South Newington, Oxfordshire (†Oxford) C.1330
Man Kneeling Before St Michael
The man kneeling in prayer here is probably Thomas Giffard, husband of Margaret, whose arms appear elsewhere at South Newington. It looks as though Margaret and Thomas were major benefactors of the church at South Newington, and probably elsewhere as well, as was common enough in the 14th century. The standing figure is (again, probably) St Michael, given his garments and general appearance. What looks like a peaked cap on his head is probably the visor of a military helmet, and his folded wings (very hard to see) have some detectable feathers.
The painting is faded now, and the background is again confusingly ‘busy’, as with all the paintings in the church. But the shield-of-arms of Moretayne (Margaret’s family name) appears again at the top right. It seems likely that the Giffards were a considerable power in the land locally, and the marriage of Margaret and Thomas Giffard was a dynasty-cementing alliance, again a common phenomenon in this period.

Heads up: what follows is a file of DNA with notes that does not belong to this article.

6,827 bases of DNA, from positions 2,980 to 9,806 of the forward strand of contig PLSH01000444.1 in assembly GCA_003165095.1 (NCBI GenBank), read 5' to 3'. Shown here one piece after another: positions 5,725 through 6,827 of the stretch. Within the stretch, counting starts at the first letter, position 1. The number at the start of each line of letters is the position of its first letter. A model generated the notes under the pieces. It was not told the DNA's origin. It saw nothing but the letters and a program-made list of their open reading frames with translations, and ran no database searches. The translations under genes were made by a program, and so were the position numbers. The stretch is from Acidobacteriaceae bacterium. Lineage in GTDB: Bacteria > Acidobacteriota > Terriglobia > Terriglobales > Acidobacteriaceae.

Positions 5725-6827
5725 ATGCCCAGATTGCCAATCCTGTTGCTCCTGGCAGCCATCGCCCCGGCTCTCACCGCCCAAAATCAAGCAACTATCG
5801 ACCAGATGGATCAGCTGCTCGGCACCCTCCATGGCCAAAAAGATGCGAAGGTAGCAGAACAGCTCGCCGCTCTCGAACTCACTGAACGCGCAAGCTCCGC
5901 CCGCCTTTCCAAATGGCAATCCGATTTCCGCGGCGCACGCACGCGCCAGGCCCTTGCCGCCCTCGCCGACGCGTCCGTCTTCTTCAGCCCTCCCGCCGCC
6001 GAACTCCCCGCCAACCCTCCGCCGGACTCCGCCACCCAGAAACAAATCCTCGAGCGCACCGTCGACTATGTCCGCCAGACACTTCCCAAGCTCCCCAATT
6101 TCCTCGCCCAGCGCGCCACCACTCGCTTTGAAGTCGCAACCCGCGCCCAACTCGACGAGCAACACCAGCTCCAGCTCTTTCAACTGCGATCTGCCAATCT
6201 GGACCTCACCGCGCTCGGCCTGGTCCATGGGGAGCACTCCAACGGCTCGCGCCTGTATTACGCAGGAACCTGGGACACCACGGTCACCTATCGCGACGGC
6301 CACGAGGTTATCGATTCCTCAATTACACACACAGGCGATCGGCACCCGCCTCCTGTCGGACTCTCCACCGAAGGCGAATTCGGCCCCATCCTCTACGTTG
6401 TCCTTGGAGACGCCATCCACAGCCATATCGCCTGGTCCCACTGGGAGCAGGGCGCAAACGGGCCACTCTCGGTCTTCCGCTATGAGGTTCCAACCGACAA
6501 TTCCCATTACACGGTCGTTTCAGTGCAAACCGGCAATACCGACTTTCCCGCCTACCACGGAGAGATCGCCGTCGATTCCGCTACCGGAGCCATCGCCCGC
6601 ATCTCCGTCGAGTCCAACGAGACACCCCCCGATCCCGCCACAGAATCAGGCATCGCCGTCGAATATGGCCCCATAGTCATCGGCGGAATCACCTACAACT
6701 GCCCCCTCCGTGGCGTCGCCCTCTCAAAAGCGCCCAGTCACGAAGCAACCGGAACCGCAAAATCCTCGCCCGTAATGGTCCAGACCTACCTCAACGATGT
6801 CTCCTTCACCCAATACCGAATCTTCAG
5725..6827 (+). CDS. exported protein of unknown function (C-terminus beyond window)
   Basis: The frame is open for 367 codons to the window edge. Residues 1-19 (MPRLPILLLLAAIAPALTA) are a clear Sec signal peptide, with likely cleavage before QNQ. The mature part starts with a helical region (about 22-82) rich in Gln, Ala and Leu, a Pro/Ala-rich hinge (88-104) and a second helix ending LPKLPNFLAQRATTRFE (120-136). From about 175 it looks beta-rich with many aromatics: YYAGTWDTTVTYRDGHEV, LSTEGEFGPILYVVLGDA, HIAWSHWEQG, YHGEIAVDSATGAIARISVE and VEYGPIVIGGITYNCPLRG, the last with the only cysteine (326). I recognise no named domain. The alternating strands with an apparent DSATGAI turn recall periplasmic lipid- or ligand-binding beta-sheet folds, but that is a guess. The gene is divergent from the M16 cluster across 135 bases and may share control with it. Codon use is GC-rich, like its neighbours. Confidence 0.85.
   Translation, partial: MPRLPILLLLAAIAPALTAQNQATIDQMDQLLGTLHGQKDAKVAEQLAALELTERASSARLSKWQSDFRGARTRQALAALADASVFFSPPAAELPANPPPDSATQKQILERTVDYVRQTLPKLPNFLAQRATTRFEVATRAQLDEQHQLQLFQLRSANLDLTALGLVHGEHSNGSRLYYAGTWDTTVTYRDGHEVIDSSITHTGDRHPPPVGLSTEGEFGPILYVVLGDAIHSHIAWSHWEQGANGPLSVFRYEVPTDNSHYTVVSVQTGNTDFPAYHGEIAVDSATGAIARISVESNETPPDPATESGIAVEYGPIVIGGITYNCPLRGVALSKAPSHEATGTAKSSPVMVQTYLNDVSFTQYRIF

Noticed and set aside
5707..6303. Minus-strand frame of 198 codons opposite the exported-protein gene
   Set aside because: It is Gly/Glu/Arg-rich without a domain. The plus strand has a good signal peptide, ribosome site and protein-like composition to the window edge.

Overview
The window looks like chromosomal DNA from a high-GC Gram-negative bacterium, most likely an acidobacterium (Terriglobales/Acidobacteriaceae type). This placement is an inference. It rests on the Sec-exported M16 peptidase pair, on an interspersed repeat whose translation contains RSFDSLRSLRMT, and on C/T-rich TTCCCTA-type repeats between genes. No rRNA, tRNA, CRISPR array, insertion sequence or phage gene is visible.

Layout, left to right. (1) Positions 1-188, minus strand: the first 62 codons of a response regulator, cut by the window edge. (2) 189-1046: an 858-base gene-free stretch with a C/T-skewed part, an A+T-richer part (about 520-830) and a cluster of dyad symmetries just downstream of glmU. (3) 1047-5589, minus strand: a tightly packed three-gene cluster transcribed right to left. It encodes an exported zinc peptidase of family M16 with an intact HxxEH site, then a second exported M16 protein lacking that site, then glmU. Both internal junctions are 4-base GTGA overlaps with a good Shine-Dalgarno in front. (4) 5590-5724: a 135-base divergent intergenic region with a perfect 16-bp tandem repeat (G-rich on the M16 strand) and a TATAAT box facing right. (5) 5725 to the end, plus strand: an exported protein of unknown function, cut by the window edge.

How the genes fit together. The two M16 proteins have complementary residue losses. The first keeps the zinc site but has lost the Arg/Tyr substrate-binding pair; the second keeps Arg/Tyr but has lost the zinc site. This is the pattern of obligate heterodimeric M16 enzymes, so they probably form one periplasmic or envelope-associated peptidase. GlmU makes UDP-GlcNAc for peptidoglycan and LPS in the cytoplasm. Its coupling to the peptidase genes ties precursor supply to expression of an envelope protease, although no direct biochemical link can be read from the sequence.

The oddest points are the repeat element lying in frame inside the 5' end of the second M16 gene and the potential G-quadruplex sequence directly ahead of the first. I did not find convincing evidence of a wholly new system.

Most appearances of St Michael in the English medieval church have him Weighing Souls, sometimes in association with a Doom painting, sometimes not. But in this example I think he is being invoked as an intercessor, as any saint might be, so he keeps company with other saints in the table below. The Passion Cycle at South Newington has also been on the site for some time, as have the paintings of the executions of Thomas Becket and Thomas of Lancaster, the Virgin & Child and St Margaret. With the exception of the 15th century Passion Cycle, all the paintings at South Newington probably owe their existence to the patronage of the Giffard/Moretayne family.
Website for St Peter ad Vincula, South Newington